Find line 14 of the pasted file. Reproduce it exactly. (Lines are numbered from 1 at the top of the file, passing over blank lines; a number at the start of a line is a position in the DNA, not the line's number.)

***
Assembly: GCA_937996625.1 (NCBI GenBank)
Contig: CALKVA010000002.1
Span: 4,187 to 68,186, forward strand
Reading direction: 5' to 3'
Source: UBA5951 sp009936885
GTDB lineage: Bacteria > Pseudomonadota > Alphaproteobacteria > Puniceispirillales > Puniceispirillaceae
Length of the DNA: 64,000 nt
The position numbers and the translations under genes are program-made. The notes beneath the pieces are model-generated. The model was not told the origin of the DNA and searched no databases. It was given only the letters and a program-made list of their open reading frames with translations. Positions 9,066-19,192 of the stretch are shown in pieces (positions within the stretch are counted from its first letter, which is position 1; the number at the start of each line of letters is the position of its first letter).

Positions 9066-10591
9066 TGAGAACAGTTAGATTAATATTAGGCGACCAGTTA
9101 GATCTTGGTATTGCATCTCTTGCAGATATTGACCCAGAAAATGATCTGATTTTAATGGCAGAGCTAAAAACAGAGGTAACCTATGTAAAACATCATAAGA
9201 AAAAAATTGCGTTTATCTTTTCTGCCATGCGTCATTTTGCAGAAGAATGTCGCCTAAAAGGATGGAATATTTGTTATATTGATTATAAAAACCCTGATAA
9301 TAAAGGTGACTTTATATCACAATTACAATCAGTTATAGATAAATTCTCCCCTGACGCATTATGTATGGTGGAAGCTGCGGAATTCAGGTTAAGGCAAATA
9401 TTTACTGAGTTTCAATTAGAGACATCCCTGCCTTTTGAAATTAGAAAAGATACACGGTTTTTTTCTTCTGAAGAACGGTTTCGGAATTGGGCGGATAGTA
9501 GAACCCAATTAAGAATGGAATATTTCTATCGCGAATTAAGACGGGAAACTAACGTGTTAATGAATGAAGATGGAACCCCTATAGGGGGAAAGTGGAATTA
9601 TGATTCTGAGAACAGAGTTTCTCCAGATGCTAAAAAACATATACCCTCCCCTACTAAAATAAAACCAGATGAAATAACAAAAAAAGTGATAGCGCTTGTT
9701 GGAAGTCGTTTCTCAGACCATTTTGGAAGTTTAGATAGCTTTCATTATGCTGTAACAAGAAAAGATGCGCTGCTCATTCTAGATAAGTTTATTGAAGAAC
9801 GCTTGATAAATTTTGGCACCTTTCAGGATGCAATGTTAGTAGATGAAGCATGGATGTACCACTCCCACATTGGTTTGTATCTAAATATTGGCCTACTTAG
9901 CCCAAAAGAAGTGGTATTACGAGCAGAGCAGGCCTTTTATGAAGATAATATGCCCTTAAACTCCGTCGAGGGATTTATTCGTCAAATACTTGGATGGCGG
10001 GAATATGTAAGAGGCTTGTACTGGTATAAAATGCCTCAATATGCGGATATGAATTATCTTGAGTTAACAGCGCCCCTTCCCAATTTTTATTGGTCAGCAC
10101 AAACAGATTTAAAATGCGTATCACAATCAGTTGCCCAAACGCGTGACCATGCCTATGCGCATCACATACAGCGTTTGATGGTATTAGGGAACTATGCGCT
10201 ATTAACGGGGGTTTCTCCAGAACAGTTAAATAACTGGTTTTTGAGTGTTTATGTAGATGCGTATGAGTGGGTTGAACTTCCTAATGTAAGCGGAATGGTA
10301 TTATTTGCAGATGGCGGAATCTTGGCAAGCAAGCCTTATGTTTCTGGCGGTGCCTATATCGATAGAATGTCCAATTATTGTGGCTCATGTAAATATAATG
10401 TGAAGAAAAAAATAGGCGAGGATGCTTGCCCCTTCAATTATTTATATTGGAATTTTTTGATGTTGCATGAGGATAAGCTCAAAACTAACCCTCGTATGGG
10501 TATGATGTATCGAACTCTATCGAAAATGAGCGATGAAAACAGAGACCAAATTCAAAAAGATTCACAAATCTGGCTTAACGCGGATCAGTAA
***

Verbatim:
9401 TTTACTGAGTTTCAATTAGAGACATCCCTGCCTTTTGAAATTAGAAAAGATACACGGTTTTTTTCTTCTGAAGAACGGTTTCGGAATTGGGCGGATAGTA